And many investors repositioned their investment strategies based upon these negative headlines that, by the way, will always be negative, as evidenced by the biggest finance stories and headlines of 2023. I mean, check these out. The rate hikes just keep coming. We witnessed the three largest bank collapses in US history. The debt ceiling crisis came down to the wire. AI has buoyed the stock market. Warning signs still loom but no recession yet. War in the Middle East. All of those, other than AI being positive for the stock market, were negative headlines. If all you did was listen to the news and read those headlines you would think your investments are doing horribly, wouldn’t you? I mean, your portfolios probably tanked and it may never come back.

Except, of course, the exact opposite has occurred. The stock market’s up about 20% and bonds are yielding around 5% interest. Things are really good. And 2023 has been a fantastic year. Aside from first-time home buyers, it’s looking pretty rosy for most Americans. Even wage increases have outpaced inflation. So the news you hear isn’t generally relevant for the long term, it’s almost entirely negative. And the third reason I want you to ignore all the news is that reactions to that news are often wildly different than you could’ve ever forecasted. This is why market forecasters and economists are ultimately really articulate at explaining exactly why they were wrong on their prediction. I couldn’t tell you what any of my seven children are going to do over the next week, let alone billions of irrational humans reacting to unpredictable events.

COVID was a perfect example. The world was shut down and the stock market ended up nearly 20% in 2020. I mean, think about the story of the year, it’s been artificial intelligence. And the headline news just from the last couple of weeks was, if you missed it, a shocking move where the board of OpenAI removed the co-founder, Sam Altman, completely out of left field, he didn’t know it was coming. And it wasn’t, frankly, for any of the reasons most assumed it would’ve been for, fraud or some sort of sexual impropriety or some big huge thing that forced him out. No, it was just, he hasn’t been as transparent with the board about the objectives of the company. And there’s some friction between the nonprofit entity of OpenAI and the aspect of the company that’s trying to make money for its investors.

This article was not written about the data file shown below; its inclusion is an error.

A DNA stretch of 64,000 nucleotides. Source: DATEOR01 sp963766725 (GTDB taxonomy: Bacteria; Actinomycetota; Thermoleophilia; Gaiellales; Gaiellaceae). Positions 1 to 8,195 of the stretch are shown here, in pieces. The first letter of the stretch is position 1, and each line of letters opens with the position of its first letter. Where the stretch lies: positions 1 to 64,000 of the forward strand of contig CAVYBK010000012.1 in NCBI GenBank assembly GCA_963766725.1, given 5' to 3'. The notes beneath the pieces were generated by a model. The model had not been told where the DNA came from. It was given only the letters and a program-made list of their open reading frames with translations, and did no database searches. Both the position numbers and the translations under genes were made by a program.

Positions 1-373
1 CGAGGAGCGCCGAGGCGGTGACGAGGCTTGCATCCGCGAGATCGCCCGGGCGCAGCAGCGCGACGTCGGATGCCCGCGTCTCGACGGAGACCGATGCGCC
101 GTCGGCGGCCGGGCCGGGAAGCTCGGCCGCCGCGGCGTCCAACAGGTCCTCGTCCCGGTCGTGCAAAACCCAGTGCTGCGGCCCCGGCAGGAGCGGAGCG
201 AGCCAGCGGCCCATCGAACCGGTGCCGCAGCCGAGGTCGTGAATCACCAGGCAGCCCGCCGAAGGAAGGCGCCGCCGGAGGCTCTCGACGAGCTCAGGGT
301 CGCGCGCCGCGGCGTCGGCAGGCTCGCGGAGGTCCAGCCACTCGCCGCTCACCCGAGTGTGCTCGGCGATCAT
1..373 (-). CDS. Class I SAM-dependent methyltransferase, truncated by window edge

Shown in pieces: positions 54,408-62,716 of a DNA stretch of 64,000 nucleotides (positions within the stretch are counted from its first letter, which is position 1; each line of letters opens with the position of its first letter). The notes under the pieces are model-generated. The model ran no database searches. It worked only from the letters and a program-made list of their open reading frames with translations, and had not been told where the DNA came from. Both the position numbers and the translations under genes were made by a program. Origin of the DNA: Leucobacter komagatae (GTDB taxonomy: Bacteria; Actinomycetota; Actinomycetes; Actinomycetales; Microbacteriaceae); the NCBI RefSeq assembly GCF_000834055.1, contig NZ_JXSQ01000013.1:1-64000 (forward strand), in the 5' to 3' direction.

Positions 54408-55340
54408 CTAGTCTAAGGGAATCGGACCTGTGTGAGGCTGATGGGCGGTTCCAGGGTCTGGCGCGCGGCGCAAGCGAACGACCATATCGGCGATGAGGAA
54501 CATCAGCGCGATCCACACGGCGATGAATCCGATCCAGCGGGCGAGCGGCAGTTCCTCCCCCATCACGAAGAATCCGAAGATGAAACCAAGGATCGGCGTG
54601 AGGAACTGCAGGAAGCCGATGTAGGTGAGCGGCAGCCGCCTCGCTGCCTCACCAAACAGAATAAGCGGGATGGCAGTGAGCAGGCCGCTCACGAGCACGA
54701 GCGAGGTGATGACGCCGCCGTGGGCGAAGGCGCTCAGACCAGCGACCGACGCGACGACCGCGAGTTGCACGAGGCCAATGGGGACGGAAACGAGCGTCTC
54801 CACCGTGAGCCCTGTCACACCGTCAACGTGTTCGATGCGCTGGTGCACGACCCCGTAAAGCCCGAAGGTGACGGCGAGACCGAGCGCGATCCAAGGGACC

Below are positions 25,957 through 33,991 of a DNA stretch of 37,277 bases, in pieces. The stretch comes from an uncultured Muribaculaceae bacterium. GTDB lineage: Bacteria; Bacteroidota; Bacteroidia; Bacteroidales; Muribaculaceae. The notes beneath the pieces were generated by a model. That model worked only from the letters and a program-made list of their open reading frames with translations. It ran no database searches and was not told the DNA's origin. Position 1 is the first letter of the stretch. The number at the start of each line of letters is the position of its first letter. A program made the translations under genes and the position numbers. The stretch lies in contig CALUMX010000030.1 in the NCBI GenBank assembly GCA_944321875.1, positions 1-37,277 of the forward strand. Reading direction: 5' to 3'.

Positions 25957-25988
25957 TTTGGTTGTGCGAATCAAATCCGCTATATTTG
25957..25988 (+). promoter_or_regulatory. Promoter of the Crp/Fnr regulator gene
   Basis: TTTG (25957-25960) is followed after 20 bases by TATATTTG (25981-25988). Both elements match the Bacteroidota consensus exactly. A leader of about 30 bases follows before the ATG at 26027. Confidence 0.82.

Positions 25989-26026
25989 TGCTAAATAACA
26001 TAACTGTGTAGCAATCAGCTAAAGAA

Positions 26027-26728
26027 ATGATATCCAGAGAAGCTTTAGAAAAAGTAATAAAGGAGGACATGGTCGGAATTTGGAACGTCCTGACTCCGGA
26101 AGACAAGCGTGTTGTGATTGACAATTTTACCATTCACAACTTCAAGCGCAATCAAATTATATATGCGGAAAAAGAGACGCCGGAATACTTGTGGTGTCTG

But with Altman being swiftly ousted, it was followed by Microsoft offering him a job and almost all 700 employees signing a letter to the board that they were going to leave from Microsoft as well. So this was arguably the most important company of the last decade and the biggest new technology, and in one week it almost imploded entirely, wiped off the map. Then because of that, multiple board members were let go and Sam Altman was reinstalled as CEO. This is why buying individual stocks is so difficult. It’s why professional money managers cannot consistently and predictably outperform the market by purchasing the right stocks. Because even if your macro strategy is correct on artificial intelligence, there’s no certainty that it will be open AI that emerges victorious. But the same thing happened to BlackBerry and cell phones, America Online and the internet, Yahoo, and search engines. Remember, there is a huge difference between the bleeding edge and the cutting edge.